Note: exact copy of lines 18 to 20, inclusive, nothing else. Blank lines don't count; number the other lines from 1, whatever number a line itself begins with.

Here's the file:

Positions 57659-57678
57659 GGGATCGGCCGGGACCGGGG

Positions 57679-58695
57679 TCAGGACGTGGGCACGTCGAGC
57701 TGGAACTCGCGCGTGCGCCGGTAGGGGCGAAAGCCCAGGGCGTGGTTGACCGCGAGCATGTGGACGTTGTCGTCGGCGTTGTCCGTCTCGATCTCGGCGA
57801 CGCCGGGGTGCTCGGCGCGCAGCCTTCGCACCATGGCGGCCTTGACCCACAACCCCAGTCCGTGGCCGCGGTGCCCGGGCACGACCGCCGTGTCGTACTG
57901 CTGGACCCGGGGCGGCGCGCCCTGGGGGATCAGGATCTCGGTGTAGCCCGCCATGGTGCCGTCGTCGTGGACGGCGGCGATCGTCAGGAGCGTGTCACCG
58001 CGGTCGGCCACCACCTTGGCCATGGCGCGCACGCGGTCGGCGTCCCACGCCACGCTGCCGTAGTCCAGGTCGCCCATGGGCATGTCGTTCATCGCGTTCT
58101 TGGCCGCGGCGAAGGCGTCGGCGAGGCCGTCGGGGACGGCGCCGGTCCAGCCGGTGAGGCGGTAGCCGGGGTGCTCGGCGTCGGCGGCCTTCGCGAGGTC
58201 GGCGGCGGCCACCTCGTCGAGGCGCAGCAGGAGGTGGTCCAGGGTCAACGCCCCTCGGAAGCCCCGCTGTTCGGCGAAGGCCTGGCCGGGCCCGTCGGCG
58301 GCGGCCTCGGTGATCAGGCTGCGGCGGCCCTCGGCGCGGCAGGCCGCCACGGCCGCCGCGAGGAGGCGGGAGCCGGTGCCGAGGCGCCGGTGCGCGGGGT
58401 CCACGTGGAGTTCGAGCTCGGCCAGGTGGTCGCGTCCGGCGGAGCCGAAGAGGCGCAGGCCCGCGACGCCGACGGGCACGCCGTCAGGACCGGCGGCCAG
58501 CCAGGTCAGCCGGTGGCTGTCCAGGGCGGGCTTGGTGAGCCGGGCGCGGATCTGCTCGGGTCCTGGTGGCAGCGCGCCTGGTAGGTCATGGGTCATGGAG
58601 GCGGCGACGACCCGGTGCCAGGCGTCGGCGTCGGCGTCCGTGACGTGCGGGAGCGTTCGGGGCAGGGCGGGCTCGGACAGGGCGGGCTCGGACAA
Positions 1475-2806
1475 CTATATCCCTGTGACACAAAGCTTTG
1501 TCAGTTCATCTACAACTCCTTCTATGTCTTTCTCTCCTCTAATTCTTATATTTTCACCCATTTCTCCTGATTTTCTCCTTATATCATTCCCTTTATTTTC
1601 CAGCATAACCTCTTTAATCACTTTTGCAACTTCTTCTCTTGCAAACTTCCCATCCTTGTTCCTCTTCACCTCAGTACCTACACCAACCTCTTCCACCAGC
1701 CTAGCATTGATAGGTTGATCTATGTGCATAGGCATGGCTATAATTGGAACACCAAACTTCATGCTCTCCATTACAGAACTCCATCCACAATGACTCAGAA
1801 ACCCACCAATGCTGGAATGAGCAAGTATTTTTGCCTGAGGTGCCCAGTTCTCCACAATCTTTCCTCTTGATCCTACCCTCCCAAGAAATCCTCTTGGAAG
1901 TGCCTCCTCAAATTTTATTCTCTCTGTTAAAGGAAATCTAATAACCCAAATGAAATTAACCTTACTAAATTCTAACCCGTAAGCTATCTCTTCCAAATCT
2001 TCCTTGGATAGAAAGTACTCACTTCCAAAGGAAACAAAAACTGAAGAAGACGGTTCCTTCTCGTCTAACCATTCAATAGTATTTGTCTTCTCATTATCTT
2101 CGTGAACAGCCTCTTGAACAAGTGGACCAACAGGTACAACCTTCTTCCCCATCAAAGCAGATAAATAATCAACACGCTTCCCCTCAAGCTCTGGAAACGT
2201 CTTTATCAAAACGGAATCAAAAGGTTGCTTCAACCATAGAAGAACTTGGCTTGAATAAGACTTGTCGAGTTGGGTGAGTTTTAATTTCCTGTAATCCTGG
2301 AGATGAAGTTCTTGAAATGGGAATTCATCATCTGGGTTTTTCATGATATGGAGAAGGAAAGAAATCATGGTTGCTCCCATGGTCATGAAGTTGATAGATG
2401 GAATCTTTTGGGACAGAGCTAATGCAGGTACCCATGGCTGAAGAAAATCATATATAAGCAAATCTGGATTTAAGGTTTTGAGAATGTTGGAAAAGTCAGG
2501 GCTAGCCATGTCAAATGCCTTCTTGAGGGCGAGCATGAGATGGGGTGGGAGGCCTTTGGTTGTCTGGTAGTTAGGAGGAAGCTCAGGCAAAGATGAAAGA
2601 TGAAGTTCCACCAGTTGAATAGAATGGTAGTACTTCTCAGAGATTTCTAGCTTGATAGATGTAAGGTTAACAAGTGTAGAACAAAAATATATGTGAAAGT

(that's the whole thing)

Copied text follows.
1601 CAGCATAACCTCTTTAATCACTTTTGCAACTTCTTCTCTTGCAAACTTCCCATCCTTGTTCCTCTTCACCTCAGTACCTACACCAACCTCTTCCACCAGC
1701 CTAGCATTGATAGGTTGATCTATGTGCATAGGCATGGCTATAATTGGAACACCAAACTTCATGCTCTCCATTACAGAACTCCATCCACAATGACTCAGAA
1801 ACCCACCAATGCTGGAATGAGCAAGTATTTTTGCCTGAGGTGCCCAGTTCTCCACAATCTTTCCTCTTGATCCTACCCTCCCAAGAAATCCTCTTGGAAG